There’s a young man who waits tables at a restaurant near my apartment who is a guitarist studying music formally in school. I don’t know where. Sometimes, when I go to this restaurant, I’ll bring a music theory book with me (or a book on languages, or a biography of a musician or singer), and sometimes I will bring blank sheet and doodle things down as I eat. He noticed this once, and as another musician, he began asking me about the stuff that I write and play.
Being a guitarist, he seems to read from tab mostly, and the idea of reading from sheet music is a new one to him. He mentioned a few things about it that made me think that he was approaching this idea in school, where they were promoting the idea of reading music and not tab. The school itself seems to be modern in feel, with a healthy and vital respect for playing by ear and improv, but they also appear well-rounded in that they value notation as well. Musicians need both, after all. As a pianist, I never questioned the value of sheet music; that’s what we use. There’s no such thing as “tab” for piano (more on this later). As a result, the idea of someone studying music formally who was only just weaning himself off of tab and onto notation was a novel one for me. (I don’t know many guitarists.)
When he advanced these ideas to me — ideas that were new to him — he said things like “written music is more abstract, right?” which it is. But that felt like a classroom quote rather than a real explanation of why musical notation is more valuable than tab. I began to think about why tab was insufficient for a serious musician.
Put bluntly, tab is machine operating instructions, not music. There are two parts to this:
1) Reading music unites you with other musicians who play other instruments. Tab means nothing to a violinist or an oboe player. Tab for an oboe would look very different, and tab for the violin would be crazy — no frets! And yet, when these instruments each play “Happy Birthday,” clearly they are doing something similar. Even though they sound different and are mechanically completely different, on some higher level, what they are doing is “the same.” Using the same notation reflects this sameness, and it ushers you into a fuller, more ecumenical world of other musicians all pursuing similar tasks in different ways, instead of keeping blinders on whereby you know nothing but your own device. Notation is the common language of all musicians.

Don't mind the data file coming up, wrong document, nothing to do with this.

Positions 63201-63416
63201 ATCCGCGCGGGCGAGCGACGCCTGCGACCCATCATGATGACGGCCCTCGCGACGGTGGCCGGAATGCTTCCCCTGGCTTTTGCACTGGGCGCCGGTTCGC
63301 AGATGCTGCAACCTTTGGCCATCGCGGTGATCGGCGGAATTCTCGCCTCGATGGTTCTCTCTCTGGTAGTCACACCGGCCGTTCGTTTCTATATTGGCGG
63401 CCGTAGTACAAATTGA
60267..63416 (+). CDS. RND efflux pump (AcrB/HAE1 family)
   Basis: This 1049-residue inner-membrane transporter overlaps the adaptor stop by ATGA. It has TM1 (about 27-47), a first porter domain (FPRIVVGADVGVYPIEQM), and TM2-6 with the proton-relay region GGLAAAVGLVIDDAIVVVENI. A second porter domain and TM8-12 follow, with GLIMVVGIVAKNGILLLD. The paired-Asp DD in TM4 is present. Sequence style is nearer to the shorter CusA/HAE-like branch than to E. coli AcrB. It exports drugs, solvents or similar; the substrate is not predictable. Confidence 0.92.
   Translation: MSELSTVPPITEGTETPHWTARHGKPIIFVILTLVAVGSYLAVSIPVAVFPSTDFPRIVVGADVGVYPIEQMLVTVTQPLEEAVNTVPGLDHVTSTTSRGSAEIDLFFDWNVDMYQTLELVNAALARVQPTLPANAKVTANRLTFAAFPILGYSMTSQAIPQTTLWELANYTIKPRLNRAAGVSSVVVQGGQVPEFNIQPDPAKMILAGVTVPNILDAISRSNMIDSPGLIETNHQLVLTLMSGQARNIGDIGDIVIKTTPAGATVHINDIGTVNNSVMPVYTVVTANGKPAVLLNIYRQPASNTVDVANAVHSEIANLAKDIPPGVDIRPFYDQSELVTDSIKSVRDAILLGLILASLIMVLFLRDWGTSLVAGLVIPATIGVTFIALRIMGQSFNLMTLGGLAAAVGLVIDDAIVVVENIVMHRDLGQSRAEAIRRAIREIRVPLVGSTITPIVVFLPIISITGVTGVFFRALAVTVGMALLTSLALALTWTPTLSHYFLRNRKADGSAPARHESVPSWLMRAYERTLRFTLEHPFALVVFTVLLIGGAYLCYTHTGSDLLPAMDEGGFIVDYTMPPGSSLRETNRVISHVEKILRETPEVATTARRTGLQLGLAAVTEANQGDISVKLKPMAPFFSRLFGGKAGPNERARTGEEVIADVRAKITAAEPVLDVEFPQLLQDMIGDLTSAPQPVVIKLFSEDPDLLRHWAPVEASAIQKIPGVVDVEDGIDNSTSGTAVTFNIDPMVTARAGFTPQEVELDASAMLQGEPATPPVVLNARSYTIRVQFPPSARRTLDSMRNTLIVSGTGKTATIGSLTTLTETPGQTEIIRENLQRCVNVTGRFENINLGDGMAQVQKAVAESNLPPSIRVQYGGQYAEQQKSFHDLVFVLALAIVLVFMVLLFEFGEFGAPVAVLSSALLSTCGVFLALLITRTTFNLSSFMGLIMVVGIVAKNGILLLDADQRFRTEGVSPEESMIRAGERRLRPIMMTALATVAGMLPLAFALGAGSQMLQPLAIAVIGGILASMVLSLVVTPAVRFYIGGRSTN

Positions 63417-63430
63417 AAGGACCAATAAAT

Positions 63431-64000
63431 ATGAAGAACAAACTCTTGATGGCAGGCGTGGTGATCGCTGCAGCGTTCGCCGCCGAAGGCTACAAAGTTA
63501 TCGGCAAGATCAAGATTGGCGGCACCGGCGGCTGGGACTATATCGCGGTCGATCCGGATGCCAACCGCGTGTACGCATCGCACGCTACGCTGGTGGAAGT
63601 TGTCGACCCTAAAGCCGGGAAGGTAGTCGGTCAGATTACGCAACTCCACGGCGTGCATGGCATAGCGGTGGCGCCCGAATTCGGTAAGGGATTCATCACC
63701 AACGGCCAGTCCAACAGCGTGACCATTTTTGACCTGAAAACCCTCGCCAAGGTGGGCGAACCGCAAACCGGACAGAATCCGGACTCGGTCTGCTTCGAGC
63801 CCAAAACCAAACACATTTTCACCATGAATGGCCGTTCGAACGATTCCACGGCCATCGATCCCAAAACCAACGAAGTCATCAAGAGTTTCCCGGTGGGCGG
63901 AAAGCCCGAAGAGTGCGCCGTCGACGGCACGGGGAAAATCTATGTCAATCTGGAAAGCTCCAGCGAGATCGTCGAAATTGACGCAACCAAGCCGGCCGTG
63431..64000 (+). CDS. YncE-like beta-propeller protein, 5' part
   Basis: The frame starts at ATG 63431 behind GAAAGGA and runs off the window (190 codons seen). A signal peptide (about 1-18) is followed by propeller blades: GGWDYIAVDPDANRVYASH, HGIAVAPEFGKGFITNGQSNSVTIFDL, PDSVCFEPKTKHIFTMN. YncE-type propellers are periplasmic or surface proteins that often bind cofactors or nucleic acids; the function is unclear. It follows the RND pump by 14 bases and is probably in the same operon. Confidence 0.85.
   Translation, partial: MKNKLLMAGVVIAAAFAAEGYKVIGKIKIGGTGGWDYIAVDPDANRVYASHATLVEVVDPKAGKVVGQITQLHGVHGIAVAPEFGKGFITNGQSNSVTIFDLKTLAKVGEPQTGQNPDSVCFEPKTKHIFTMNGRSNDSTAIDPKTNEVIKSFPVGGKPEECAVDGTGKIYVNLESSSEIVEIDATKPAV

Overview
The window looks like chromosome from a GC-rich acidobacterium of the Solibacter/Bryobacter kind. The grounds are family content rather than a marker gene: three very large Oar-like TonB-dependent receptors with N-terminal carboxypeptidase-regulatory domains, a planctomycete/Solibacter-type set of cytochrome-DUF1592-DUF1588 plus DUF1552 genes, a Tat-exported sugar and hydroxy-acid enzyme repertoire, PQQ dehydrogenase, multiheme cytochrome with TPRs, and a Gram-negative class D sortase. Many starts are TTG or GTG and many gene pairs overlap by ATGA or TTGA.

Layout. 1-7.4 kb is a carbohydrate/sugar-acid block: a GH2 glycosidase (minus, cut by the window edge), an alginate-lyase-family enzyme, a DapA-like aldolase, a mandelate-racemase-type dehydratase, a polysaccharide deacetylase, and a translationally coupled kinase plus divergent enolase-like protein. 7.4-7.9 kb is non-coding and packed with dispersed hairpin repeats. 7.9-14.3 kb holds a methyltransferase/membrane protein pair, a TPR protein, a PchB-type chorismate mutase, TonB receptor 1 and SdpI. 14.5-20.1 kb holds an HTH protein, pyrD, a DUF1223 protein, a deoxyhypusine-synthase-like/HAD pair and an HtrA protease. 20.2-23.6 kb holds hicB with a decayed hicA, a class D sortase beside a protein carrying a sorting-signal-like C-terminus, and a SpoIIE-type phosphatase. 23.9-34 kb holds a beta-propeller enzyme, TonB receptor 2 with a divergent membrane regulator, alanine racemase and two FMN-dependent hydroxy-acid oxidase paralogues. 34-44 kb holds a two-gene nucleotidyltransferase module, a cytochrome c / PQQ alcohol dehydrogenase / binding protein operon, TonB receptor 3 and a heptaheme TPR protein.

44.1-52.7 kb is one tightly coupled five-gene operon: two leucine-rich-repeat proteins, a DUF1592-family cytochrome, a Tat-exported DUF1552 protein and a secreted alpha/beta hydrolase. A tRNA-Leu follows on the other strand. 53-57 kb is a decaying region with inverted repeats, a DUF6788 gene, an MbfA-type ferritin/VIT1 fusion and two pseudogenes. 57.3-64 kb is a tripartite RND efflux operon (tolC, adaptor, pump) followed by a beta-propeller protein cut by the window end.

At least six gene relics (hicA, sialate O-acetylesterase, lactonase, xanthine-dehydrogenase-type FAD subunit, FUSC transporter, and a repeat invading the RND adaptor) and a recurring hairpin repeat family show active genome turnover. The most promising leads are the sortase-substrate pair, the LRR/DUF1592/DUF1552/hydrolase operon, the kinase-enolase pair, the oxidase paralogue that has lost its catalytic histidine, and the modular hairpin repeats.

2) You shouldn’t need to ask the composer where to put your fingers on your own device. If you are the master of that device, you should know how to operate it without being told how. Imagine someone back in the day playing something by Bach on a violin. What kind of impression do you think it would have left had that person gone up to Bach and said, “I’m trying to play something you wrote — where do I put my fingers?” Bach’s likely response would have been, “I don’t know. That’s your instrument, you should know that.” It’s not the composer’s job to tell you where to put your fingers. Composer write music; they don’t babysit amateurs. If you are the master of that device, you should know where to put your fingers.
Tab is operating instructions for a specific device, such that even someone who is totally deaf or doesn’t know what the hell they’re doing can still make a decent noise on it. If you want to play your instrument as well as a totally deaf person or an idiot, so be it. You need to shoot for more. Tab lies within the sphere of things that you, as a musician, must know within yourself. You must expand your knowledge of your instrument to enclose everything that tab represents, and stop using it if you want to be a true master of your device.
Now, the reason piano has no tab is that, in all ways that matter, sheet music is tab for piano. Unlike most other instruments, the piano is somewhat unique in that there is one note per “button.” I don’t press middle C for a C4, and then open the thing, press down 1/3 of the way up the string, and hit the same lever for a G4. G4 has its own separate lever. Thus, sheet music serves the same function for a piano as tab anyway: one note for each lever, and only one lever for each note. When you see a little dot in the first space at the bottom on the treble clef with a # next to it, there is one lever that you can press to get it. Tab would be redundant for a piano, not to mention insane since you are using all ten fingers most or all of the time, and the only way to keep track of that in your mind is to operate at the higher abstract level occupied by the notation anyway.
So for what it’s worth: learn notation. Seriously. You must be able to play by ear, you must be able to speak somewhat extemporaneously on your device (improv), and you must know how to read music. Skip any of these, and you’ll regret it. Even successful musicians who can’t do one will feel the lack and speak to it candidly. Highly talented young classical musicians who live and die by notation yearn to improv, and successful popular musicians almost always regret not pushing forward with “those piano lessons” as a child or learning to read and write music. Don’t shut yourself off from any aspect of music.